University of Galway research highlights urgent need for action against cyber violence towards women in politics

Associate Professor Tom Felle, Discipline of Journalism at University of Galway
Sep 07 2023 Posted: 10:46 IST

A University of Galway academic has called for new Irish and EU laws, and billion euro fines, to criminalise social media companies who fail to tackle cyber violence against women.


Associate Professor Tom Felle, Discipline of Journalism at University of Galway, addressed the Oireachtas Taskforce on Safe Participation in Political Life today (September 7), citing research findings and recommendations from University of Galway research into cyber violence against female politicians. The research highlights the rampant prevalence of cyber violence, its impact and urgent policy responses which are needed to ensure a safe and inclusive political landscape.


Cyber violence against women, particularly those in the political sphere, has become alarmingly pervasive, fuelled by the mainstream integration of social media. This abuse ranges from derogatory comments to threats of violence and rape, significantly impacting mental well-being, participation, and representation of women in Irish public life.


Associate Professor Felle said: “International research shows that the overwhelming majority of perpetrators are male, often utilising the relative anonymity of the online environment to engage in aggressive behaviour. The lack of consistent platform policies and enforcement mechanisms complicates addressing this issue effectively.”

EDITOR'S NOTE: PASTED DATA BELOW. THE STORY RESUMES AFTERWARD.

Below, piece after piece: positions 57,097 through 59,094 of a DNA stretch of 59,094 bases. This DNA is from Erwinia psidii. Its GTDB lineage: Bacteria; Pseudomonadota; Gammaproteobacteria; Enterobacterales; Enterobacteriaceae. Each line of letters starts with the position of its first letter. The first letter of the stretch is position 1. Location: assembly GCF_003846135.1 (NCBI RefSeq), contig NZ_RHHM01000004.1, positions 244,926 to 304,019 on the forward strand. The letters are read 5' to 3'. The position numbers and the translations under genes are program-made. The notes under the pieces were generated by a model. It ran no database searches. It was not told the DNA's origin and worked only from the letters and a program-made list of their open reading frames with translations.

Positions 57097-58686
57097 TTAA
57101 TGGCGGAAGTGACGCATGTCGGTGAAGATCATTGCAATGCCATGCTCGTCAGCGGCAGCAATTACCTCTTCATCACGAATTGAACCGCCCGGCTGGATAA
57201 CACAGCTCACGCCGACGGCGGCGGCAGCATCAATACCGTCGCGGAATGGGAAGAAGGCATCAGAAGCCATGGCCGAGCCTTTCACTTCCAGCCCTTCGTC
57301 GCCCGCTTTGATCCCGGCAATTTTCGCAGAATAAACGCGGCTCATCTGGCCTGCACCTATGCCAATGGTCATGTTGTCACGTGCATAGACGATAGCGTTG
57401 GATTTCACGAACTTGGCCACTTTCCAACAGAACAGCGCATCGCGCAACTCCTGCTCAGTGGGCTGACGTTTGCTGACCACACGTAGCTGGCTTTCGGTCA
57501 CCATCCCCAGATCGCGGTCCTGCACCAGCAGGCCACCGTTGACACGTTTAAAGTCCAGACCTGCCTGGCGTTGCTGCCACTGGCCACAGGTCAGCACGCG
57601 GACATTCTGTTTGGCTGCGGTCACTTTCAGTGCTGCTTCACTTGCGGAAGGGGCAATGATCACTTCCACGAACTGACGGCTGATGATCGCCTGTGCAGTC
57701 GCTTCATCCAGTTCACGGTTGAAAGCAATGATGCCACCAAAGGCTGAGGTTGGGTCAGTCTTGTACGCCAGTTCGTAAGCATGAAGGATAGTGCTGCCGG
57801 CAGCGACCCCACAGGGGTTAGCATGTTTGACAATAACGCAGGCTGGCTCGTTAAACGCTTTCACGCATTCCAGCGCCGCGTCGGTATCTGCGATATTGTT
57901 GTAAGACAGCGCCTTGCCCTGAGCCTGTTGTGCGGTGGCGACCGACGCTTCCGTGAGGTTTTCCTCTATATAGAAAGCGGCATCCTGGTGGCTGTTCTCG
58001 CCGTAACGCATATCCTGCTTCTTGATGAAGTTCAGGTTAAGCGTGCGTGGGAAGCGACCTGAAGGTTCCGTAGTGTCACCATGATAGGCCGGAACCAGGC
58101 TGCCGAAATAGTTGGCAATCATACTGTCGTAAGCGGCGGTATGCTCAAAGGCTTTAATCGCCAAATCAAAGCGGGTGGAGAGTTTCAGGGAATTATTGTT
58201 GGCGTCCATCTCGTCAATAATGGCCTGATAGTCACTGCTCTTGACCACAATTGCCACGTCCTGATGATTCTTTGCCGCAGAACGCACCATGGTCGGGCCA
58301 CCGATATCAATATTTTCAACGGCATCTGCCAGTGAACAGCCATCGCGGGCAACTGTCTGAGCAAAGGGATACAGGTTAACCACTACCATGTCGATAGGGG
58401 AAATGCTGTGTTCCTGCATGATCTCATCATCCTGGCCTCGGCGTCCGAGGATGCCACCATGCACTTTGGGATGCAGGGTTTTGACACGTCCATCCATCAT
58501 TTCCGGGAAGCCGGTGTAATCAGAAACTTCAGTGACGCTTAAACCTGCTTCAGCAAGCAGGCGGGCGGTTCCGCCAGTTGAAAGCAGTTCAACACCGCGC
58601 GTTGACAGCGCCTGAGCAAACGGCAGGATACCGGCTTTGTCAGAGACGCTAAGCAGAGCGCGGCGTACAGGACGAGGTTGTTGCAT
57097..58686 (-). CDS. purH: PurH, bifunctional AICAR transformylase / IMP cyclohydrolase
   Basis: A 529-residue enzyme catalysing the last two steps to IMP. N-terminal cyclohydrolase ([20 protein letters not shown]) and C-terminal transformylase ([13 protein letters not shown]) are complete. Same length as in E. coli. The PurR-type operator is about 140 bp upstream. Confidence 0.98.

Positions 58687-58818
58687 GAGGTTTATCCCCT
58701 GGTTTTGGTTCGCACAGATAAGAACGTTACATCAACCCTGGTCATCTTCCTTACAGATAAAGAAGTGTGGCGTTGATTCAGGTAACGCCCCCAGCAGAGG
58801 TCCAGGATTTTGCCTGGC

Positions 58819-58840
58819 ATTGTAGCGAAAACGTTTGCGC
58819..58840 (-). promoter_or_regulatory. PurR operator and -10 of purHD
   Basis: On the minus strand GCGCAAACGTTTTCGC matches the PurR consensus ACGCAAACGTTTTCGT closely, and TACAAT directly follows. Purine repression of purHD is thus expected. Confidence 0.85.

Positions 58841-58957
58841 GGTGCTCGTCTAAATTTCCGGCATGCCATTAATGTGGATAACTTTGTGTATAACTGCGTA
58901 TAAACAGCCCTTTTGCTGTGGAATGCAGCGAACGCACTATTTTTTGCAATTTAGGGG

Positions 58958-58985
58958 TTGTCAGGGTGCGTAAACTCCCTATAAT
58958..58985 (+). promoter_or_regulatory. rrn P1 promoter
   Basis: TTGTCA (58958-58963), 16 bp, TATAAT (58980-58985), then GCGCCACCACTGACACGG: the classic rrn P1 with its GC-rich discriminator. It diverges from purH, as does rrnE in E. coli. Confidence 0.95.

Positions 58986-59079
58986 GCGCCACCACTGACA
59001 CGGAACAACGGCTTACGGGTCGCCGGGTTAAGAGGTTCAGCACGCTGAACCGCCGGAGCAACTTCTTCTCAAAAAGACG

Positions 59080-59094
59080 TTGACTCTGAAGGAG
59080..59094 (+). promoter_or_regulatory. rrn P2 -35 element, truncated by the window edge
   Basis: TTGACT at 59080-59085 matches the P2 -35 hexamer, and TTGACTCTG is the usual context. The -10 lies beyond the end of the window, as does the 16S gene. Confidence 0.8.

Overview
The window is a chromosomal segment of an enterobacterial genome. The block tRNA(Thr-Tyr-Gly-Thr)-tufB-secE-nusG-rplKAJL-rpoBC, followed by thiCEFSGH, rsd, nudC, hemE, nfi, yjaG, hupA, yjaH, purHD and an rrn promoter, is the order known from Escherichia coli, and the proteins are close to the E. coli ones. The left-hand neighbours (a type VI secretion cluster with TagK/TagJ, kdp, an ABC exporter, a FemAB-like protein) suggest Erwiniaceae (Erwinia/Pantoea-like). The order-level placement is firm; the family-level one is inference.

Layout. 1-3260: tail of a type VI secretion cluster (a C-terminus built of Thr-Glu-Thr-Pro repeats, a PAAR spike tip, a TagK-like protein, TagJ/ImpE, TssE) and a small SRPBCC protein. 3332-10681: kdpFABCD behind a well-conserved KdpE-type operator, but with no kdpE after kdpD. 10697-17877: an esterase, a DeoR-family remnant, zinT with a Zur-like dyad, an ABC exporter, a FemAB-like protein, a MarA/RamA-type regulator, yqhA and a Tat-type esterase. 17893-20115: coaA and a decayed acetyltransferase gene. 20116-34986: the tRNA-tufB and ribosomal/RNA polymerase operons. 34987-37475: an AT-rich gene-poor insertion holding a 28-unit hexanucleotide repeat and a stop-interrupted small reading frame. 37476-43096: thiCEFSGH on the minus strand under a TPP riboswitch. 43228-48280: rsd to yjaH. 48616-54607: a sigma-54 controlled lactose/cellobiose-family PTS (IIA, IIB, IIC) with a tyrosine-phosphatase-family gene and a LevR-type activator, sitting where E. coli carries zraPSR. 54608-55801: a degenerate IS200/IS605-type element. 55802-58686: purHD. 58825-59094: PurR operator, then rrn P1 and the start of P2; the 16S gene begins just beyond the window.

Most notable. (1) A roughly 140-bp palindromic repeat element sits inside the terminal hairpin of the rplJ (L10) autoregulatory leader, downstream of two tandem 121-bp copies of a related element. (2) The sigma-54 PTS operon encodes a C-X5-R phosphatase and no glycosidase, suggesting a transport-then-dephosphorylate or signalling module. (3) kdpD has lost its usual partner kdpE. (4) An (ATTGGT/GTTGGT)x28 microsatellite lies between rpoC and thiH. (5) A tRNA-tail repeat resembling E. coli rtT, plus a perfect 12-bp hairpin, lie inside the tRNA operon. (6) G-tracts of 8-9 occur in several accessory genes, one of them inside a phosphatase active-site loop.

The University of Galway research is based on qualitative interviews with 78 participants, including current and former members of the Oireachtas and local councillors across political parties. 


The research found:


  • Approximately 96 per cent received abusive social media or electronic messages containing hate speech, foul language, and inappropriate comments.
  • 73 per cent faced threats of physical violence, with 38 per cent subjected to threats of rape or sexual violence.
  • 28 per cent reported being verbally abused in public, including disturbing incidents like faeces being thrown and threats of acid attacks
  • One in five say they have considered quitting politics due to online harassment, highlighting the chilling effect of cyber violence


Associate Professor Felle added: “We need a comprehensive approach, including educational initiatives that emphasise digital literacy, critical thinking, and appropriate online behaviour. This should extend to schools and society to promote respectful online engagement. There is an urgent need to enforce existing laws to hold perpetrators accountable for online abuse and threats.


“At national and EU level legislators need to make social media platforms criminally responsible for allowing misogynistic content and threats to thrive – including hitting them in their pockets with billion euro fines. Clear and consistent policies against hate speech and harassment should be enforced.


“Failure to address cyber violence against women in politics could lead to a perpetuation of inequality and silencing of women's voices, undermining gender equality and democratic principles.”


For more information on the Oireachtas Taskforce please see



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